JAIC 1993, Volume 32, Number 2, Article 3 (pp. 119 to 128)
JAIC online
Journal of the American Institute for Conservation
JAIC 1993, Volume 32, Number 2, Article 3 (pp. 119 to 128)

TREATMENT OF AN AMERICAN 19TH-CENTURY UPHOLSTERED CHAIR

CECELIA CHEWNING, & HAROLD F. MAILAND



6 CONCLUSIONS

The final result was a printed fabric insert that successfully simulated the original fabric on the chair in both color and design. Although the surface of the printed knit underlayment does not have the same texture, nor does it reflect light in the same manner, the difference is not enough to detract noticeably from the finished piece. The inserts do not cause trauma to the original fabric. The stitches used to stabilize the loss areas and fraying are minimal and can be reversed easily. Furthermore, the condition and wear of the original upholstery fabric is visible upon close examination. This aspect is important to curators, historians, and conservators who want to keep the construction, use, and treatment discernible in an object. The chair is now structurally sound and aesthetically pleasing.

The above treatments provide the Cincinnati Art Museum with more options for exhibiting the Mitchell and Rammelsberg parlor suite. The remaining pieces could be treated in a similar manner. In addition, fabric yardage could be silk screened and used to slipcover the suite. This possibility would involve minimum intervention to the structure while protecting the original surfaces.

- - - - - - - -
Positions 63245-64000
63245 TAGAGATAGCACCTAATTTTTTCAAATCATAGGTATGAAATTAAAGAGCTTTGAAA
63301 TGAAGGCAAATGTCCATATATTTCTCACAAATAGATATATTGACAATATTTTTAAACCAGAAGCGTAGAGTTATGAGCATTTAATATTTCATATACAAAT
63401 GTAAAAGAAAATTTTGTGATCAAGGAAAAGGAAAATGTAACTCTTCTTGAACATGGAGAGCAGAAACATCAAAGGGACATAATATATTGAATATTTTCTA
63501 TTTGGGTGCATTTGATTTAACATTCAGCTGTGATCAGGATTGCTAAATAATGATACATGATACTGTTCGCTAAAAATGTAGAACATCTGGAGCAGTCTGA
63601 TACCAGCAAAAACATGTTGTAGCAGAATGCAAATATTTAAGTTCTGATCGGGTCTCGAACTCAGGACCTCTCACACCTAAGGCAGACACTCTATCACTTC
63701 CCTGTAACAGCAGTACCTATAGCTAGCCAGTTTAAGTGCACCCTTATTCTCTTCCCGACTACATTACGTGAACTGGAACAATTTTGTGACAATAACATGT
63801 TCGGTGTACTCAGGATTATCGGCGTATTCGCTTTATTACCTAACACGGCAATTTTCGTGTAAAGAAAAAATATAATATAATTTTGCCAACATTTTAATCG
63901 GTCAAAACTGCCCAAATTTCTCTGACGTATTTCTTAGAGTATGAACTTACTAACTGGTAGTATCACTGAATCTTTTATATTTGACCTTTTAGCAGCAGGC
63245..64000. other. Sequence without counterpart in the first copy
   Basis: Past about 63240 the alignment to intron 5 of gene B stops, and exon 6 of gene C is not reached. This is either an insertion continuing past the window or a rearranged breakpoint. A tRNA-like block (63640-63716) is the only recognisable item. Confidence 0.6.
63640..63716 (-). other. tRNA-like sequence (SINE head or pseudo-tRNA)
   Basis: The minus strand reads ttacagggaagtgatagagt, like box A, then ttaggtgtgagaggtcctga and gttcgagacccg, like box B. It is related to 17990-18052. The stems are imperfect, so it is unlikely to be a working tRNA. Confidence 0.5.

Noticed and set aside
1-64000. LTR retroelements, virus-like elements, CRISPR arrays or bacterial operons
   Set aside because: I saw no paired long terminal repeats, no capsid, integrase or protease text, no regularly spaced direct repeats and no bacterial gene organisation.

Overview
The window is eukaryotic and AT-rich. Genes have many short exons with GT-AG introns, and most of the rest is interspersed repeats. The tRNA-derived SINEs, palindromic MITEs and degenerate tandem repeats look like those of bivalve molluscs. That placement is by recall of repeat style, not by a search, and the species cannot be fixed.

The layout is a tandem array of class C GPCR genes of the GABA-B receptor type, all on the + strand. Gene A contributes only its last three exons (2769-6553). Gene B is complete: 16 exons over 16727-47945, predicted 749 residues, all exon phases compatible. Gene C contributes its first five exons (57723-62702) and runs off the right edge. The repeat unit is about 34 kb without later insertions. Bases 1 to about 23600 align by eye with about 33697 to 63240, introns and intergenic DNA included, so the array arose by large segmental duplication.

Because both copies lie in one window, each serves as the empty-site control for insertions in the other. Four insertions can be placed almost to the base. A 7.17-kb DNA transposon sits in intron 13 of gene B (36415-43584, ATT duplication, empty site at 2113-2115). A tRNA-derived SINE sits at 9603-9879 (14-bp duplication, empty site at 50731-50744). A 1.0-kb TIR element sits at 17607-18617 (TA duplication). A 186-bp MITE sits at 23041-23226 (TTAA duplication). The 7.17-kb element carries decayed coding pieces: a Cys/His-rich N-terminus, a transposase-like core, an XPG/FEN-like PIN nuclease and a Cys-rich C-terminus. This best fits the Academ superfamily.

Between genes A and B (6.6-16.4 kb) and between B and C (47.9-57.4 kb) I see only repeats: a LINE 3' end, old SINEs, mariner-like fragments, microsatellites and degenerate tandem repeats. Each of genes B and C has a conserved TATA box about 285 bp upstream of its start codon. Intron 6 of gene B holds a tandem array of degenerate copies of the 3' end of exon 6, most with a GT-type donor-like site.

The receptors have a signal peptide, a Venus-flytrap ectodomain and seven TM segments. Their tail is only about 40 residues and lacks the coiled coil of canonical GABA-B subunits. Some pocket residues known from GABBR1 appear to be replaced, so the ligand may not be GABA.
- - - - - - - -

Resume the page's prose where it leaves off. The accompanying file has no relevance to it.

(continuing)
ACKNOWLEDGEMENTS

Ms. Chewning would like to thank the following people for comments on the museum's jacquard textile and for general assistance with the project: Regina Blaszczyk, Katherine C. Grier, Lynn Felsher (Fashion Institute of Technology), Gillian Moss (Cooper-Hewitt National Museum of Design), Linda Parry (Victoria and Albert Museum), and Odile Valansot (Center International D'Etude des Textiles Anciens, (CIETA)). Mr. Mailand would like to acknowledge the following staff members of Textile Conservation Services for their inspirational, technical, and editorial assistance, respectively: Maebel Danneman, Anne McKenzie Nickolson, and Mary Annette McLeroy. The authors also acknowledge the assistance of Michael J. Ruzga, assistant conservator, Cincinnati Art Museum, who performed the fiber analysis.


Copyright 1993 American Institute for Conservation of Historic and Artistic Works